The world is being brought closer together yet the people are being pushed apart.
As history unfolds before us, I’m concerned about the direction in which we seem to be heading. However, I’m left to ponder just how much things have changed. I wonder how many similar events were happening throughout history without us hearing about them. One thing that most definitely has changed is that almost everyone these days has immediate access to the world in his or her pocket. When any tragedy occurs these days, we learn about it within hours, sometimes minutes. So, history is literally unfolding before our eyes – in our hands.
You no longer have to be qualified as a news reporter to report the news, and there are rarely consequences when everyday citizens report “facts” incorrectly. Even some members of the media, in an attempt to be the first with the scoop, report without checking facts. To enhance the stories, everywhere you turn, there is a camera recording images and/or videos which can be uploaded immediately. The world is being brought closer together yet the people are being pushed apart.
The advances in technology have provided us with smart phones and tablets that are affordable enough for most people to have at least one. The expansive news coverage invites commentary from both experts and everyday citizens like myself. People voice their thoughts on the platforms provided by social media and their “friends” and followers reply with comments. A person in small-town America can, by use of a hashtag, make her thoughts known to a person in the far reaches of the world. These people can engage in immediate dialogue concerning a developing topic. The conversations stretch across races, classes, nations. These conversations could bring about positive change, but all too often, they only enhance the negative.
People are so anxious to share their thoughts quickly that little time is taken to collect and organize those thoughts in advance. In the past, a person would set up a meeting and prepare for days before engaging in discussion with someone outside his or her social circle. This is no longer the case. In today’s world, a politician can make an offhanded comment, someone can post it on his public Facebook page, you can post your own comment to tell him what you think about it, and he can respond – all within less than thirty minutes. We have never before lived in such a connected world.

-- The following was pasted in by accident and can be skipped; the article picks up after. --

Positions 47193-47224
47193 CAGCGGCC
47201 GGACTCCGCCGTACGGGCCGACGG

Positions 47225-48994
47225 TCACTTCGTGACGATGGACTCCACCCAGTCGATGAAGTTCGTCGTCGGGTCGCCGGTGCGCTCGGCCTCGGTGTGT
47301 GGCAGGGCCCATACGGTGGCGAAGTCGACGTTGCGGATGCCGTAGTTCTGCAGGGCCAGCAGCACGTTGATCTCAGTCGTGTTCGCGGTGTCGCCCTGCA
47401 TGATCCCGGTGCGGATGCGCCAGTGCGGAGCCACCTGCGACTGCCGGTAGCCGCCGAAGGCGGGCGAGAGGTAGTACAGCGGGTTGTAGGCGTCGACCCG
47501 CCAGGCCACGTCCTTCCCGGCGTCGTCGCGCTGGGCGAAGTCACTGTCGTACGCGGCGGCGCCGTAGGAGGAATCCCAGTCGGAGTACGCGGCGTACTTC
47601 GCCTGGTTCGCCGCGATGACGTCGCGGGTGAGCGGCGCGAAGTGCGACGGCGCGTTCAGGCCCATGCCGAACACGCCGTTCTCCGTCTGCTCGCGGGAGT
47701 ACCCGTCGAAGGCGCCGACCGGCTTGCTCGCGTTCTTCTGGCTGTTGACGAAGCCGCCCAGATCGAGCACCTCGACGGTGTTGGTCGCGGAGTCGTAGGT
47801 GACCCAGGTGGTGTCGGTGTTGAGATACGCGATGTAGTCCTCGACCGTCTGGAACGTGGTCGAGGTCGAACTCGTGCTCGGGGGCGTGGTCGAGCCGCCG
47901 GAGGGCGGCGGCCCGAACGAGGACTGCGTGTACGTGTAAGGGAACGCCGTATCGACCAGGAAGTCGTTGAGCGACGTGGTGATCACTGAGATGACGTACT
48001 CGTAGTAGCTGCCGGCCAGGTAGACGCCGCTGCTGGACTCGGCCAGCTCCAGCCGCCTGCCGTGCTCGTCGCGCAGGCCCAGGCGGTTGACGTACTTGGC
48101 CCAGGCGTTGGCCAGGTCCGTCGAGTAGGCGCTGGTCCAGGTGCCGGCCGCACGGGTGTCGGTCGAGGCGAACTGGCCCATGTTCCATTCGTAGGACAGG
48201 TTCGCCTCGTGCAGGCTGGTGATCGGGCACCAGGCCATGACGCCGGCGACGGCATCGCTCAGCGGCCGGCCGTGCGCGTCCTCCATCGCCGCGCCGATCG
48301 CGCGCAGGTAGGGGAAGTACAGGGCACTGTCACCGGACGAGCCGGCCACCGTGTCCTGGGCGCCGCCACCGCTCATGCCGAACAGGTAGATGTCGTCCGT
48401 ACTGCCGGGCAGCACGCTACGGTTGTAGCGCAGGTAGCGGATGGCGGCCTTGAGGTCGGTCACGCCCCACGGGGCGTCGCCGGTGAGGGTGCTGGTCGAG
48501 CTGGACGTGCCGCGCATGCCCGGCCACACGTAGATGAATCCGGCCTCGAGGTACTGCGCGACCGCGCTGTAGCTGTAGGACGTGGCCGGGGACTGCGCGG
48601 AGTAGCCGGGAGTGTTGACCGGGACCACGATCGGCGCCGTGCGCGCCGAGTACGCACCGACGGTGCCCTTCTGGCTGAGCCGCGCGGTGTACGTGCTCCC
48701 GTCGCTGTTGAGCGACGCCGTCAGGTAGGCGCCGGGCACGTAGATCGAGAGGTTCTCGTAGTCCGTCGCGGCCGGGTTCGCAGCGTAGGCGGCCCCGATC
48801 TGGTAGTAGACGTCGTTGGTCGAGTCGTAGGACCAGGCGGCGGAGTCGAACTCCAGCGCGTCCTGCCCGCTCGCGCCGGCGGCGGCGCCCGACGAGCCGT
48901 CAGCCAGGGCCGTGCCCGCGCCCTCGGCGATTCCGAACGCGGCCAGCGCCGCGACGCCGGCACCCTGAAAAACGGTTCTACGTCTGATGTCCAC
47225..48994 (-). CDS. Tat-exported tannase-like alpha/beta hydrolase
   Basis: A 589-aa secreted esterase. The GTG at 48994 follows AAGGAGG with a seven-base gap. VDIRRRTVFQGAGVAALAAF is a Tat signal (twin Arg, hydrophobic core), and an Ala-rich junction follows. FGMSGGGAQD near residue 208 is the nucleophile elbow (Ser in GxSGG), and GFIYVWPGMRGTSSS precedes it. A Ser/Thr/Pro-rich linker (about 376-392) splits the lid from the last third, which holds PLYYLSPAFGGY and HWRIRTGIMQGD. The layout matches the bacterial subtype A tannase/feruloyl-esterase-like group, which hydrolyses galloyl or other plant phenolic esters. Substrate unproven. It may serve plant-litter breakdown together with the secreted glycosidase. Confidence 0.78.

I’m afraid that these connections are contributing to the problems we are now seeing. Every time something bad happens now, we immediately hear about it. Oftentimes we hear about the news on Facebook or Twitter before we even see or hear the media coverage. We are bombarded with the thoughts and opinions of those around us, and some view these as opportunities to try to win over the hearts and minds of others. So many people think that they need to comment on every post or article with which they disagree in an attempt to sway others to join their side without stopping to realize that this rarely happens. What happens instead is that arguments begin. Others chime in, and before you know it, you are arguing with people you do not even know. The words become vile and the hate begins to brew. People read the comments and choose sides, and the division begins.
Another thing that social media has contributed is a platform through which protests can be organized far and wide on extremely short notice. In the past, in order to gather a large group for a protest, you had to spend weeks spreading the word. That is now done in minutes. When something happens, the news is posted, arguments ensue, groups are divided, talk of protests begins, all in record time. A protest involving hundreds or even thousands can be organized and carried out before nightfall in a large city. The part of this equation that is not equal to the past is the organization factor. Instead of planning and working together, ideas are thrown out and acted upon in the heat of the moment. Oftentimes, this seems to result in unrest and injury to the protesters and law enforcement. Maybe we should just slow down for the protection of those on both sides.
When I awaken each morning these days, I am fearful of the news that awaits me. I’m afraid another innocent life was taken. I’m not choosing sides here because I do not believe there is a side to choose. To put it simply, I choose God.
Innocent people of all races, religions, and classes are losing their lives. I don’t know if this happened this often in the past without my knowing, but this is the reason I choose not to watch the news. I see enough of the hate each time I scroll through Facebook or Twitter. We must begin to spread love through the world, not hate. We must put an end to the divisiveness.
It is okay to hate wrongdoing without turning upon an entire group of people. When acts of violence occur, let’s limit our anger to those directly involved. If an officer wrongfully takes the life of an unarmed man, be angry at that officer – not all officers. If a person wrongfully takes the life of an officer, be angry at that man – not everyone of the same race. Learn to read the opinions of others without feeling the need to argue that they are wrong. Accept that there are differences of opinions and realize that no matter what you say or do, some people will always believe differently.
We have a better chance of returning to peace with the spread of love than with the spread of hate. Let’s allow God to be the judge and simply follow His commandment to love thy neighbor. We can do better than this, people. We have to.